Video gambling could come to Woodstock
The Woodstock City Council plans to vote on potentially lifting the ban on video gambling machines at bars and restaurants at its Oct. 2 meeting.
At the council’s Sept. 18 meeting, council members came to a consensus to have the question appear on an upcoming agenda. Currently, the city bans video gambling devices despite the state approving the machines. A petition from restaurant and bar owners led to the discussion.
“This City Council took a position a while back not to truly talk about [the machines] until the Illinois State Gaming Board [established the regulations],” Mayor Brian Sager said, indicating the time has come to begin discussing the possibility since testing of the machines has begun in certain locations throughout the state. “If we never took any action at all, [the ban] would remain [in place].”
While liquor licenses are regulated by the city and gaming licenses are regulated by the state, Sager noted that a violation on either side could jeopardize the other license.
Paul Jenson, an attorney at Shefsky & Froelich, Chicago, focuses his practice on gaming laws. He said the regulations have been defined over the past three years and qualified professionals are continually refining the law. He said the potential to have liquor licenses revoked will cause each bar and restaurant owner to take the privilege seriously.
“That [liquor license] is everything to these people,” he said.
The state has limited establishments to a maximum of five machines per location. No person under 21 is permitted to gamble. The machines must be placed in a restricted area unless the location does not admit individuals under 21 at any time. A partition, gate or rope separating the space is acceptable. An employee who is 21 or older must be able to see the entrance to the gaming area. While the area may be monitored with a video camera, a video camera monitoring system alone is not sufficient.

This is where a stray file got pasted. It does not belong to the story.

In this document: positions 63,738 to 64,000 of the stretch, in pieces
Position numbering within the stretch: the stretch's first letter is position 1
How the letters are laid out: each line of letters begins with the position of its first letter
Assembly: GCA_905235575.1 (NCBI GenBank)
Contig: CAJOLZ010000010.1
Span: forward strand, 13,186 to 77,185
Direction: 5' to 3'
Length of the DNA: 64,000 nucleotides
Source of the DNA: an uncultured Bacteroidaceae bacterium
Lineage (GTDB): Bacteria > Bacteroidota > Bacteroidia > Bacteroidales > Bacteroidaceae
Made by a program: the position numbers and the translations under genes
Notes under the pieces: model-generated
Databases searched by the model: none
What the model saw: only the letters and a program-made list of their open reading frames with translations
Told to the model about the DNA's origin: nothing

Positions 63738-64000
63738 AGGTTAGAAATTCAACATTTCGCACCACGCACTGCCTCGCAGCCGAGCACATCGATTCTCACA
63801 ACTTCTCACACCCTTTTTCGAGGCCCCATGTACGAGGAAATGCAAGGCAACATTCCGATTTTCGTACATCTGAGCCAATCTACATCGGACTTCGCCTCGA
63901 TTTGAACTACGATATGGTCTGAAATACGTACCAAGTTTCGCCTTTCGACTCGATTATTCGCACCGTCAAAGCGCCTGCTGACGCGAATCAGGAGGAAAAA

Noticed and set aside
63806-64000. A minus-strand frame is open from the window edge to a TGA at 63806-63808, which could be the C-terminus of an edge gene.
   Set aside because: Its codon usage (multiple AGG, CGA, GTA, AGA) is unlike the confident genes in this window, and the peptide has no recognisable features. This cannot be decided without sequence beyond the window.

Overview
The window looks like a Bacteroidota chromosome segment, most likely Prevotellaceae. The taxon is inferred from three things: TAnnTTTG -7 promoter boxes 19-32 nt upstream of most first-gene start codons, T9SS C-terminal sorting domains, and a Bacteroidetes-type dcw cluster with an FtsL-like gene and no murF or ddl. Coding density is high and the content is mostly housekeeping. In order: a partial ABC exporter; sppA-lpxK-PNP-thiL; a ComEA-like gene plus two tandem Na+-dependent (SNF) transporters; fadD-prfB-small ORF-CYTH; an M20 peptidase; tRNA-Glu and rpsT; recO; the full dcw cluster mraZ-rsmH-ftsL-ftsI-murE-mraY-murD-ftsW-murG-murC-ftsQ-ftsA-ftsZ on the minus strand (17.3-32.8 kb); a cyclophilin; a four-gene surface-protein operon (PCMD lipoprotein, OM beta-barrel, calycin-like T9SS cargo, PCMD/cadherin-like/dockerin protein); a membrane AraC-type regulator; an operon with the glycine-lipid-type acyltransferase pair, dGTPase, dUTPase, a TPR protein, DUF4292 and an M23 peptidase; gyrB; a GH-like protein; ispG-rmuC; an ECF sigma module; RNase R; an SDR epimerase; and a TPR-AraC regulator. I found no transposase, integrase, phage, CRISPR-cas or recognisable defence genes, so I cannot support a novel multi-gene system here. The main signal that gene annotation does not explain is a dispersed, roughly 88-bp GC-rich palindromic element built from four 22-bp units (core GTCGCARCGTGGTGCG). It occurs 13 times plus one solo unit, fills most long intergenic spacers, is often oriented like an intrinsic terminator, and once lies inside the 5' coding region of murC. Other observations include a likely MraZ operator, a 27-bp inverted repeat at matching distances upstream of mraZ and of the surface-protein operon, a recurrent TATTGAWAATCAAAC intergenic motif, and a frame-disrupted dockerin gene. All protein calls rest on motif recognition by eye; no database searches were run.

Under the state law, a tax of 30 percent is imposed on net terminal income. The state takes 25 percent, and 5 percent goes back to the municipality. Stephanie Drougas, who represented video-gaming terminal operator Triple 7, said each machine is expected to return $2,600 to the city and $15,000 to the business owner.
Drougas said the machines are considered low-volatility gaming machines, with bets ranging from 1 cent to $2 per play.
“[The number of problem gamblers] are statistically low with regards to these machines,” she said. “The people who like to gamble to a more excessive degree would likely head to riverboats or casinos.”
Bill Lock, governor of the Woodstock Moose Lodge, said the machines would help the club’s efforts to increase community service in the area.
“It’s not about making money for us. It’s about making money for these kids,” he said. “We could not keep any of that money that would be made. It would all go to Mooseheart and Moosehaven.”
John Widmayer, president of the Woodstock VFW Post 5040, said the machines would give the VFW a boost to keep its building open.
Mark Gummerson, representing Coleman & Company, said it is difficult to legislate moral decisions.
“What it comes down to is a business decision,” he said, provided the proper regulations are in place. “If Woodstock does not pass it, those patrons [who want to gamble] will go elsewhere.”
Council member Julie Dillon said the state regulations combined with responsible Woodstock business owners has made her open to discussing the issue further.
“In general, I don’t feel the need to legislate what people are doing,” said Council member Mike Turner, but added his mind isn’t made up either. He said he views the machines as neither the silver bullet nor the evil each side has proclaimed.